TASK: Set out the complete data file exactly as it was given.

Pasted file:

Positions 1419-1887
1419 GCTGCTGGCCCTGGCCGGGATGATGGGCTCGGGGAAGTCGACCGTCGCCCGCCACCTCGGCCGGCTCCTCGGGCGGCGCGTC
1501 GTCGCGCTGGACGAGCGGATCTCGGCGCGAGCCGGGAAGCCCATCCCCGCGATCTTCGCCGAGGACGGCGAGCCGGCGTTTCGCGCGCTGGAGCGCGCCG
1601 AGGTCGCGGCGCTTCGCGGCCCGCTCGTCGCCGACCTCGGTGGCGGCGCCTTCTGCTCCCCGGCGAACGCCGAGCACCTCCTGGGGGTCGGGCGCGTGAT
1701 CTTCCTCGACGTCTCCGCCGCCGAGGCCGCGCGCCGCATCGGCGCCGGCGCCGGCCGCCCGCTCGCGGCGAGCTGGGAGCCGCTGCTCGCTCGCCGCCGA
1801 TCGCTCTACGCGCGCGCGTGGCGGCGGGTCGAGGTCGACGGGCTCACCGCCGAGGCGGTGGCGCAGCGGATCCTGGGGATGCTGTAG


Positions 1419-1887
1419 GCTGCTGGCCCTGGCCGGGATGATGGGCTCGGGGAAGTCGACCGTCGCCCGCCACCTCGGCCGGCTCCTCGGGCGGCGCGTC
1501 GTCGCGCTGGACGAGCGGATCTCGGCGCGAGCCGGGAAGCCCATCCCCGCGATCTTCGCCGAGGACGGCGAGCCGGCGTTTCGCGCGCTGGAGCGCGCCG
1601 AGGTCGCGGCGCTTCGCGGCCCGCTCGTCGCCGACCTCGGTGGCGGCGCCTTCTGCTCCCCGGCGAACGCCGAGCACCTCCTGGGGGTCGGGCGCGTGAT
1701 CTTCCTCGACGTCTCCGCCGCCGAGGCCGCGCGCCGCATCGGCGCCGGCGCCGGCCGCCCGCTCGCGGCGAGCTGGGAGCCGCTGCTCGCTCGCCGCCGA
1801 TCGCTCTACGCGCGCGCGTGGCGGCGGGTCGAGGTCGACGGGCTCACCGCCGAGGCGGTGGCGCAGCGGATCCTGGGGATGCTGTAG